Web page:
Friday, March 27, 2009


Budget: -$386.82

After an unsuccessful morning search for under-the-table work, I got off the train at Sullivan Square station

and caught a bus that let me out at a stop right near where I was going.

I found the building

and went inside.

The sign said the office was open from 5:30 AM until 6 PM. It was 11 AM; it was locked and there was no one inside. I decided to check out the electronics store next door (Electro Sales, as it says on the building).

I walked in and started checking out the various motors on the shelves. For about 30 seconds, at which point a man came out and asked if he could help me.

"I just came in looking for work and thought I'd take a look around."

He took a deep breath. "We.....discourage that."

"You.....discourage that?" I wondered what kind of business he was running. Then I thought about what I looked like, looking for day work, in my work clothes. For a second, I almost tried to tell him about majoring in astrophysics, about building electric motors in high school, about it being possible that I buy something if it's sufficiently interesting. Instead, I said nothing. After all, I really didn't plan to buy anything.

"You want a catalog?" he asked.

I figured since I didn't have any reading material, it couldn't hurt. "Sure."

He handed me a catalog, the cover of which included a computer fan of a type I remembered from when I was a teenager. I checked the date on the catalog. 1995.

I smiled and thanked him, went out, and sat down on the stairs with the catalog.

A while passed, and some guy walked in and made straight for the locked door. I thought maybe he was staff, but when he pulled on it and it didn't budge, he groaned and sank against the wall. His name was Eddie, and he needed work. We tried to see who could come up with a better story about where the staff had gone.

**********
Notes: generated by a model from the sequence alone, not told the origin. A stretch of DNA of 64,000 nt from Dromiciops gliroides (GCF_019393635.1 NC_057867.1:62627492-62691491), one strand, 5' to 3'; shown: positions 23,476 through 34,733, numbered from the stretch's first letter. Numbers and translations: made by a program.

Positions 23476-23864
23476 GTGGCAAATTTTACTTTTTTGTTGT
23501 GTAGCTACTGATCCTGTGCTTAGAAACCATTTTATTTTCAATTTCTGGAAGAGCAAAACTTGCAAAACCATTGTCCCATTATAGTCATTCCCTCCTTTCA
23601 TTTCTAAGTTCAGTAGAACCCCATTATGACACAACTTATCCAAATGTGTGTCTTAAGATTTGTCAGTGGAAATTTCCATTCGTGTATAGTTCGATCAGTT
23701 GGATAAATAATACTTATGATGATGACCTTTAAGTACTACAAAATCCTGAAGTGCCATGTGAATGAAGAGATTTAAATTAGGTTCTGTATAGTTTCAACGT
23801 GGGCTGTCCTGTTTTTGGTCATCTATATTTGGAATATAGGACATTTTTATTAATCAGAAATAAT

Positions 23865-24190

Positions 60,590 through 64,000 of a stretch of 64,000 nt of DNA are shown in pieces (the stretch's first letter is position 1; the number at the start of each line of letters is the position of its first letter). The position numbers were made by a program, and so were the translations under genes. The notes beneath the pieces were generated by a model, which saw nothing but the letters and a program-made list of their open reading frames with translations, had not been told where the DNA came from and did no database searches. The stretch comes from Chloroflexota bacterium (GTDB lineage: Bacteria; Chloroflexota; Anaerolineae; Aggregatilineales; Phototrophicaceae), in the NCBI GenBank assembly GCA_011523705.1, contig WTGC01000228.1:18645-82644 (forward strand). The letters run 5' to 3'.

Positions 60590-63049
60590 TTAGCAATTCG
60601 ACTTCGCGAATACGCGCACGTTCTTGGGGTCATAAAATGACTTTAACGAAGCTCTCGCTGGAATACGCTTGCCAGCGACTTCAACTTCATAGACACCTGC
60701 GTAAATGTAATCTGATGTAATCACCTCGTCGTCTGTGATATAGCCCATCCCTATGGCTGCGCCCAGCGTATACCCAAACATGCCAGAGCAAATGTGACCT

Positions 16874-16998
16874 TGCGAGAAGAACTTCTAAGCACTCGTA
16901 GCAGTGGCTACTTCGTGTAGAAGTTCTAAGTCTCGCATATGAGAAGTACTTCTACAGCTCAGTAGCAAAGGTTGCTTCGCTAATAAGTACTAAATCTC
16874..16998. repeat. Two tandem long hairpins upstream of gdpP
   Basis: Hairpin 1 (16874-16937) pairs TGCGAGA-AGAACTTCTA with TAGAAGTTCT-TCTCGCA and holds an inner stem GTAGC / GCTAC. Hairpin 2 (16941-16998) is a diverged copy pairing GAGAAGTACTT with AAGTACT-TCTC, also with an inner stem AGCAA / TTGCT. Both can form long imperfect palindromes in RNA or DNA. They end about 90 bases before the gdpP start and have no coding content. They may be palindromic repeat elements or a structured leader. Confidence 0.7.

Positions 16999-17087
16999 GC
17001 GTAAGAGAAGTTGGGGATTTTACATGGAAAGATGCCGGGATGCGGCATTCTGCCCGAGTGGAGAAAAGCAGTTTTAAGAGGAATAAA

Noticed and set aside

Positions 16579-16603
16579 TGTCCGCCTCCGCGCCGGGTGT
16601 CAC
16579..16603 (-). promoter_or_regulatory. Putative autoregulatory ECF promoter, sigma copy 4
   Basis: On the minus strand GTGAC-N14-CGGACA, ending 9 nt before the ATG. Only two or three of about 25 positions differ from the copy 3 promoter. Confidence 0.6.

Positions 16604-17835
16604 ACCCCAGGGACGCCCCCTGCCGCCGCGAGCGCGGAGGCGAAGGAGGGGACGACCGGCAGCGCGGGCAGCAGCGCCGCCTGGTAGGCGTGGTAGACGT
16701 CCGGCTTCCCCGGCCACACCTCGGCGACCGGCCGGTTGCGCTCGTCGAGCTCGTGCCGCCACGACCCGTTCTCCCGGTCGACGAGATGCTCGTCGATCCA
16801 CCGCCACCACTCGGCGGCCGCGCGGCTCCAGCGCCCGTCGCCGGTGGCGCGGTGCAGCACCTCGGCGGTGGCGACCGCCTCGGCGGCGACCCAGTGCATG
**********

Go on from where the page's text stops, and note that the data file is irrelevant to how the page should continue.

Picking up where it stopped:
He asked about how I ended up looking for day work, and I told him the story. I asked about his, and he told me about how he used to just stop whenever he saw landscapers working and offer his assistance. "Suddenly, last summer, it got harder. I don't know why."

A couple of other guys showed up. "She's here, I saw her. She'll be here any minute."

Finally a woman came and opened the door. The two guys who came later had clearly been coming in for a long time, and knew the woman well. She chatted with them for a couple of minutes, then turned to me and said "Can I help you?"

I gave her my documents, zipped through the paperwork, and went to talk to her. It seemed like she knew the other guys, so I figured I shouldn't be a stranger either if I want to get work. Her name was Louie. I told her about how this last week I was doing day work in Lynn.

Another girl I hadn't noticed behind the counter perked up.

"Oh, he's from Lynn?"

"Day work in Lynn, huh?" said Louie. "You might know my sister Shante."

I hadn't even really started, and I had connections in Somerville. Perhaps, given that I'll be traveling relatively small distances (on the order of 100 or a few hundred miles) between cities where I work, perhaps such a phenomenon will not be so unusual.

"No vehicle?" asked Louie.


"And you came from Lynn?" She looked at the address on the forms I'd filled out. "Oh, you came from farther!"

"And I'll be going much farther," I said, and told them about my plan. From there, it was small talk from fixing a bike chain that has fallen off to why I have no accent if I came from Russia.

"Where'd that book come from?" asked Louie. "Is that yours?"

"They gave it to me next door while I was waiting."

"Really! I couldn't imagine him giving anyone anything but a catalog."

"It is a catalog. A 400-page catalog from 1995."

We both cracked up. Suddenly I was in a much better mood.

I asked Louie if there's any "nice" way to walk back to Sullivan Square. She sent me up a side street

and a boulevard.

Yeah, Somerville was going to be all right.

After walking down the boulevard for a while, the buildings turned to houses, then to lots, warehouses and junkyards. Then the street narrowed, went under a bridge

and again I heard metal clanging and saw smoking chimneys, and sure enough, there was Sullivan Square.

I got on a train and went to have lunch with my friend Michelle. Changing locations, in itself, is clearly nothing to stress about.

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